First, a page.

"I associate product design with hardware design and ergonomics," Beith continues. "Ergonomics I think of as a 'neck down' physical science in which human beings are asked to physically interact with tools and products. Ergonomics traditionally deals with things like lower back problems and carpal tunnel injuries from physically interacting with hardware. Human factors, on the other hand, we tend to think of more now in a 'neck up' situation, where it deals with higher- order cognitive functioning. When you're dealing with the physical aspects of a product, take a cell phone for example, the most important aspects of the cell phone are its weight, its shape, which relate to the hand. An ergonomist really needs to physiologically, metrically, and bio-mechanically understand how the human hand works. And how the human being uses the phone before the industrial designer can design the ideal form for the human hand."

Product Safety a Major Concern With Medical Devices and Tools

When medical devices and surgical tools are designed at HumanCentric, product safety is always the paramount priority. With this in mind, all kinds of safety measures are built into the final product to ensure a high level of safety. "Very specifically, usable and safe products are not only mandated and dictated and watched for by governments in certain industries, but they can also result in less training time, fewer support calls, less need for help-lines all over the place, and less need for in-depth instruction manuals," according to Proctor. "Therefore, if the product is well-designed, less customer support is necessary."

One instance of this diligence with a critical product design is a medical infusion pump--for Hospira, a medical equipment company--that took several years to perfect.  "Classically, IV (intravenous) pumps have been error-prone and hard to learn because the hardware and technology that the pumps used to be made from is not that clear-cut," says Proctor. "In the past, there have not been built-in software mechanisms to prevent user errors. So these were some of Hospira's missions as they embarked on this project to make a world class, next generation, safe infusion pump."

HumanCentric conducted more than 15 usability studies and numerous risk assessments before the design process was completed. The pump is now on the market after being launched in the summer of 2006. And the design company was named one of the winners of a medical product design competition for the infusion pump at the Human Factors and Ergonomics Society annual meeting in 2006.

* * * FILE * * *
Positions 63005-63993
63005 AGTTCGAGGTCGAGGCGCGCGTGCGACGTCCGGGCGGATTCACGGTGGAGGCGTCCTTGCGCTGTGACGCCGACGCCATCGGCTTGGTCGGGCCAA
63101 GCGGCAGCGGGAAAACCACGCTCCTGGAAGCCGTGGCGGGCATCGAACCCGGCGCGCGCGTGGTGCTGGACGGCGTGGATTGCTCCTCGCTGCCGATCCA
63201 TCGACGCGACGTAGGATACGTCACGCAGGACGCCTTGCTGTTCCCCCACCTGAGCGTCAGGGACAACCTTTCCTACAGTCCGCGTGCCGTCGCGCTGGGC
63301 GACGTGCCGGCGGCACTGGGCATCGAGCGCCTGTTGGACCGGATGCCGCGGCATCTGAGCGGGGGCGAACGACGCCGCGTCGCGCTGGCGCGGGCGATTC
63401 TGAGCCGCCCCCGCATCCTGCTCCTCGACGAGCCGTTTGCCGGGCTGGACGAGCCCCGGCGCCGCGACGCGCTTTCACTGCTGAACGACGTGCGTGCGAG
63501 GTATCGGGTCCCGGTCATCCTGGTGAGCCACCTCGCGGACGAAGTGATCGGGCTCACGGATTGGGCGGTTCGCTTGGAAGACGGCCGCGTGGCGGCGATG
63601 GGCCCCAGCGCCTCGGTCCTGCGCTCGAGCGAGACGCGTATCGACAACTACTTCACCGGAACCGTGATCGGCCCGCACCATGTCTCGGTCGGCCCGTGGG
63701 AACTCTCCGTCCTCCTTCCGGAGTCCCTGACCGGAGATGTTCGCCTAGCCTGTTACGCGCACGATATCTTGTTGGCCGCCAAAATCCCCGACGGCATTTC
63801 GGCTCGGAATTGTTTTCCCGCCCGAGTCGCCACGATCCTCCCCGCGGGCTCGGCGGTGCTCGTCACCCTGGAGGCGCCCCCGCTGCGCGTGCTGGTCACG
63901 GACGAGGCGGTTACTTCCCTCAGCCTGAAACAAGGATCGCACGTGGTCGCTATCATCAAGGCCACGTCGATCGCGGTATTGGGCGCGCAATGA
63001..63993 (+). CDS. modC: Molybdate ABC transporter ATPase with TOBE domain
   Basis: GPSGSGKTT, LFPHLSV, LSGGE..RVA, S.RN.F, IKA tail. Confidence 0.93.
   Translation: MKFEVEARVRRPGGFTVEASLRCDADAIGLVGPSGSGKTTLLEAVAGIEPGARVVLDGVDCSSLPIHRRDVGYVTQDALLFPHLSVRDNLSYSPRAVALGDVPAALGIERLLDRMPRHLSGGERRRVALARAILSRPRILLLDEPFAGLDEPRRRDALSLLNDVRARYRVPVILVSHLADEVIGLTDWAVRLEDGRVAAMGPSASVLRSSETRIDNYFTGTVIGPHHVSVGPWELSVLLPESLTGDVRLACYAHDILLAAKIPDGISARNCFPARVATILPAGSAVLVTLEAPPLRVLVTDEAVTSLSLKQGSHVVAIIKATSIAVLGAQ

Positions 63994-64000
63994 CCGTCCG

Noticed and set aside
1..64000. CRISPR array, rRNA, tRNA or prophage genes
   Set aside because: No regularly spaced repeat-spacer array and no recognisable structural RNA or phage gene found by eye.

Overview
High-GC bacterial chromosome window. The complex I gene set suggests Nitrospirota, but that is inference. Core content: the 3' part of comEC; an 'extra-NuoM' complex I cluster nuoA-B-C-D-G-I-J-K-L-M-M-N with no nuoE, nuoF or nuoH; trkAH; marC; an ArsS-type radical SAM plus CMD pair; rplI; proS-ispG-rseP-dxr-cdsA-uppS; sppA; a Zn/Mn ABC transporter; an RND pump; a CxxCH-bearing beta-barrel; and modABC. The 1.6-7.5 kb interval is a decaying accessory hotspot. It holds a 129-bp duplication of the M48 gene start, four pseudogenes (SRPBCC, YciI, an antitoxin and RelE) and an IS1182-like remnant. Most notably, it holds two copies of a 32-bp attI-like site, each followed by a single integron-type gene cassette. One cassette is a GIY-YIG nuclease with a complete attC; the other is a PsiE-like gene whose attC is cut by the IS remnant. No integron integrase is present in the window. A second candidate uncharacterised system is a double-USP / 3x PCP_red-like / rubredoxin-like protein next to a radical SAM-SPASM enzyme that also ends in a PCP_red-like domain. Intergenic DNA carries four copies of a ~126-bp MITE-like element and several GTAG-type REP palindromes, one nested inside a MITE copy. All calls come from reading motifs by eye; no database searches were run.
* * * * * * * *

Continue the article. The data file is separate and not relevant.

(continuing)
One hurdle that HumanCentric had to leap over with the pump was to make sure that nurses using the device would accept it easily. The company also wanted to make sure that user data entry errors would be eliminated by using built-in safety mechanisms. FDA approvals, 510(k) approvals, human factors safety, and risk assessment all had to be kept in mind as the project was being initiated. "Some of the things that were very important from our standpoint were to make sure that the nurses were one of the first groups we went to, so we could find out how they thought, how they worked, and how they were trained," says Proctor. "And we wanted to know the vernacular and language they used, and what they thought about medication doses, injections, and medical errors."

Another medical device design came together at the design studio for a professional infant warmer. Many infant warmers in operation at the time were more like incubators and bassinets.  Birthing departments in hospitals, reportedly, were seeing a need to be able to more safely and effectively deal with newborns.  "At that time, the design firm that was putting the GE Healthcare Giraffe together was Omeda Medical in Laurel, Maryland, which was later purchased by GE Healthcare," says Beith.  "Our industrial design group was asked to come in to work with them because they didn't really have the bandwidth in industrial design that they needed. GE knew that we could bring another perspective to the project. The infant warmer is designed in such a way that it allows for the safety of the infant, but also facilitates the needs of the staff."